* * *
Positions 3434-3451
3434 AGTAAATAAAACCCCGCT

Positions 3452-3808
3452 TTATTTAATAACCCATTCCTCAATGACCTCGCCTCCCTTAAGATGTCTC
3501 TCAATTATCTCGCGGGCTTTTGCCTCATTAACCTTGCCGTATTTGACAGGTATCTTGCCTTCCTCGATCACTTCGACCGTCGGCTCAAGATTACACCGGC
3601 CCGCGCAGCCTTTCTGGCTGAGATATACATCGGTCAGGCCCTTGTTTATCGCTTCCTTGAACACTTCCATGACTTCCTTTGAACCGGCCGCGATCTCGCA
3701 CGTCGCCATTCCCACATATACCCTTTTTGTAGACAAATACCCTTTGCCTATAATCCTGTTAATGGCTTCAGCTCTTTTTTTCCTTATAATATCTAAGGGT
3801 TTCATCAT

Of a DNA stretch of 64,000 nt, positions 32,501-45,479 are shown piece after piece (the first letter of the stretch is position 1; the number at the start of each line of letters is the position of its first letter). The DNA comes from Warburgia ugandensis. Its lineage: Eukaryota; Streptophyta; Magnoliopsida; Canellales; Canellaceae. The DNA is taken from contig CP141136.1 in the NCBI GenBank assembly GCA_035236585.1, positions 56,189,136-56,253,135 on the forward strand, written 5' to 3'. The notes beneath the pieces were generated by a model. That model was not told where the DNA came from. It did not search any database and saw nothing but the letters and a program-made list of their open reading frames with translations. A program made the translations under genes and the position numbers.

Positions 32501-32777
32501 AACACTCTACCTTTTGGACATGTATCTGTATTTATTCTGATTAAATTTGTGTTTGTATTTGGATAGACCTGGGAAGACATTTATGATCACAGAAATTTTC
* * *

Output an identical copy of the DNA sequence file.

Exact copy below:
Positions 3434-3451
3434 AGTAAATAAAACCCCGCT

Positions 3452-3808
3452 TTATTTAATAACCCATTCCTCAATGACCTCGCCTCCCTTAAGATGTCTC
3501 TCAATTATCTCGCGGGCTTTTGCCTCATTAACCTTGCCGTATTTGACAGGTATCTTGCCTTCCTCGATCACTTCGACCGTCGGCTCAAGATTACACCGGC
3601 CCGCGCAGCCTTTCTGGCTGAGATATACATCGGTCAGGCCCTTGTTTATCGCTTCCTTGAACACTTCCATGACTTCCTTTGAACCGGCCGCGATCTCGCA
3701 CGTCGCCATTCCCACATATACCCTTTTTGTAGACAAATACCCTTTGCCTATAATCCTGTTAATGGCTTCAGCTCTTTTTTTCCTTATAATATCTAAGGGT
3801 TTCATCAT

Of a DNA stretch of 64,000 nt, positions 32,501-45,479 are shown piece after piece (the first letter of the stretch is position 1; the number at the start of each line of letters is the position of its first letter). The DNA comes from Warburgia ugandensis. Its lineage: Eukaryota; Streptophyta; Magnoliopsida; Canellales; Canellaceae. The DNA is taken from contig CP141136.1 in the NCBI GenBank assembly GCA_035236585.1, positions 56,189,136-56,253,135 on the forward strand, written 5' to 3'. The notes beneath the pieces were generated by a model. That model was not told where the DNA came from. It did not search any database and saw nothing but the letters and a program-made list of their open reading frames with translations. A program made the translations under genes and the position numbers.

Positions 32501-32777
32501 AACACTCTACCTTTTGGACATGTATCTGTATTTATTCTGATTAAATTTGTGTTTGTATTTGGATAGACCTGGGAAGACATTTATGATCACAGAAATTTTC